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Wendi Stewart - Wendi with an 'eye'

Wendi lives in Nova Scotia’s Annapolis Valley, but the farm on Rainy River in Crozier will always be her home. MEADOWLARK, her debut novel released September 15, is published by NeWest Press of Edmonton. She is the mother of four daughters who did the unforgivable: they grew up.

The power of being quiet

I’m an introvert.

I pretend I’m not; have covered up that truth pretty well over the years—often over-compensating for the quiet I love best while keeping hidden my need for silence and alone time.

My generation were told early on in life that only the bold would succeed, pointing to the likes of Dale Carnegie and his self-improvement strategies and the empire that Tony Robbins has built on “selling” self to those introverts who think they should be extraverts.

Saying good-bye to my pony

I said good-bye to my pony last week—a task I had been procrastinating about for months, maybe even a year.

Just a few weeks ago, we were commenting on Forewarned’s rotund belly and sleek coat, and wondering if he might be able to do another winter (because winters are very hard for him at his age).

He must have heard us and took matters into his own hands, or hooves if you prefer. Long story short, Forewarned has been laid to rest to the right of the garden, just next to Stinky, Samantha’s cat who left us last August.

Out of sight, out of mind

Homelessness. We who have homes tend to think of homelessness as an inconvenience to witness, sometimes, if not always, judging those who live on the street, classifying them as lazy losers, an eyesore in the downtown areas of our cities. I wonder how we would adjust our point of view if the world slid out from under us for even just one night and we had to exist on the street without comfort or shelter.

Live simply to be my new motto

I was looking at a magazine in a waiting room the other day.

I should preface this tale with the fact I’m not a particularly good waiting room-type person. If I was a student of waiting, I would require remedial assistance, with no awards of any kind in my future—not even the kind of award that recognizes I showed up (participation I think they call it).

Though in all fairness to me, I’m much better at waiting than I used to be, so I suppose there is always hope.

Raise mug to coffee shops

I was thinking about coffee shops the other day as I found a corner to tuck myself into in my favourite sanctuary and put on my headphones to listen to Yiruma play the piano in my ears while I created images with words on my paper.

I pretended it was my Thea playing the piano; that she sat right behind me at a grand piano while I worked. And her music kept my thoughts flowing, instead of where she really is, far too many miles away.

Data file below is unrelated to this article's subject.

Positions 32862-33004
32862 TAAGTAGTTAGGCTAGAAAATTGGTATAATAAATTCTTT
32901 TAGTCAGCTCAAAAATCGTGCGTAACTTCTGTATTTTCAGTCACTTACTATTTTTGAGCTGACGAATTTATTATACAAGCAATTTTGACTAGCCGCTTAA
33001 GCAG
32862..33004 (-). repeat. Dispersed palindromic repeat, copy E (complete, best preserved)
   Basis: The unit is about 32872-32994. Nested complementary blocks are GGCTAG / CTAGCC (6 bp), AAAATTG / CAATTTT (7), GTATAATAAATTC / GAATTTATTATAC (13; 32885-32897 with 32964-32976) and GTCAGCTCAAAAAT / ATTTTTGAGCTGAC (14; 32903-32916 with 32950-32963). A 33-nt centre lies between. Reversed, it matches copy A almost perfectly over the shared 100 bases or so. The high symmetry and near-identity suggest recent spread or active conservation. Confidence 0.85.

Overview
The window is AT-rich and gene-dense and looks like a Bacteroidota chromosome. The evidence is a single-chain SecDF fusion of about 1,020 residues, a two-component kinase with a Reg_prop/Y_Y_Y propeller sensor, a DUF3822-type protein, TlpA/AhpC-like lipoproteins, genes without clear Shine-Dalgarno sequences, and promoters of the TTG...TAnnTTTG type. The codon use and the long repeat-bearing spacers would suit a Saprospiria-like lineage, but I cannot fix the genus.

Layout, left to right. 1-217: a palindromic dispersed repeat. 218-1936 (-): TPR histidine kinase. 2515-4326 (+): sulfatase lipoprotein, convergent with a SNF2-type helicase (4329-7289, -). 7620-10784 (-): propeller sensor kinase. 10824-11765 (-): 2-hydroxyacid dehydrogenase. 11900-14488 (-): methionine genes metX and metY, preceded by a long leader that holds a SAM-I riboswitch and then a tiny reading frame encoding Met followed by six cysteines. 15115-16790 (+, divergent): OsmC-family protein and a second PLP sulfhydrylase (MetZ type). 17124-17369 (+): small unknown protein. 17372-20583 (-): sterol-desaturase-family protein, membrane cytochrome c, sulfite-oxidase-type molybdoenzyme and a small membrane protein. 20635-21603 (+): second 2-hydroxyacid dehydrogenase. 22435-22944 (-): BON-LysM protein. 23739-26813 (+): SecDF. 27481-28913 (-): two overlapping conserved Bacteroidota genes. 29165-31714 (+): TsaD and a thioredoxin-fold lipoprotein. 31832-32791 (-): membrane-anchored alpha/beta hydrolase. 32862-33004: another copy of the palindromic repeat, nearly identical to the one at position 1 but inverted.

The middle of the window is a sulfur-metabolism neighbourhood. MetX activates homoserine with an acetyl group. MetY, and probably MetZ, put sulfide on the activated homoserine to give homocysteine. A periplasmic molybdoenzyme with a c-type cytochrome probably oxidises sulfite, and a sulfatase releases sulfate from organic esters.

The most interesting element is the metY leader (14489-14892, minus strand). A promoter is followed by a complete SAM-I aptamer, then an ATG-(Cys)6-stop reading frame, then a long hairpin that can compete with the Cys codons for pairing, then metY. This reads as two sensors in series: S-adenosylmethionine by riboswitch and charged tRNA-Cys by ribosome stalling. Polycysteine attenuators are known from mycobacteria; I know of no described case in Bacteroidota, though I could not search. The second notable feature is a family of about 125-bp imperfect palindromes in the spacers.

Henry Ford had it right

I used to work for a lawyer for a good many years, and aside from preparing wills and dealing with corporate paperwork, my job was administering the financial details of estates.

And as such, I had regular dealings with financial institutions.

As a result of these “regular dealings,” I had a large sign on the wall of my office that clearly read in large black letters: I HATE BANKS!

Decency is all around us

In light of what is going on in the world, I have the distinct urge to crawl under the bed and live out my life oblivious to mass shootings, animal cruelty, voters who have forgotten the children, and governments that have misplaced their humanity.

But if I am under the bed, then I become part of the problem rather than a participant in the solution.

When I hear the endless “bad” news on the radio, on television, and in newspapers, I first cringe and wince and try to block out the sound, then ready myself to run for cover.

Some fashion sense

I give myself no credit for having any fashion sense, and I should qualify said confession with an I could not possibly care any less.

I’ve had such a steady diet of jeans and sweatshirts that when I do emerge in a dress or other garment from that category, I feel very much a fraud.

When I wear high heels, it creates great cause for laughter for those around me; my feet shouting out in protest.

We only pass this way once and I can’t quite get my head around the rationale behind wearing heels on this one-way trip.

Spring is nature’s finest hour

Spring is a great time of year; it may very well be the most expressive season.

It’s certainly the most hopeful despite spring’s tardiness, besides its awakening of biting insects and crawling vermin that may very well desecrate the trees and their leaves.

But for now, in this moment, Mother Nature is celebrating one of her most beautiful displays of wonder. Perhaps spring is her finest hour.

What I wish I had taught

I doubt very much if there is a mother on Earth who doesn’t think from time to time, if not regularly, that she could have done a better job at parenting.

I know I wish I had done better.

After spending time with my four daughters and celebrating the wonder that they are, the people they have become despite my flaws and missteps, I am reminded of what I wish I had taught them.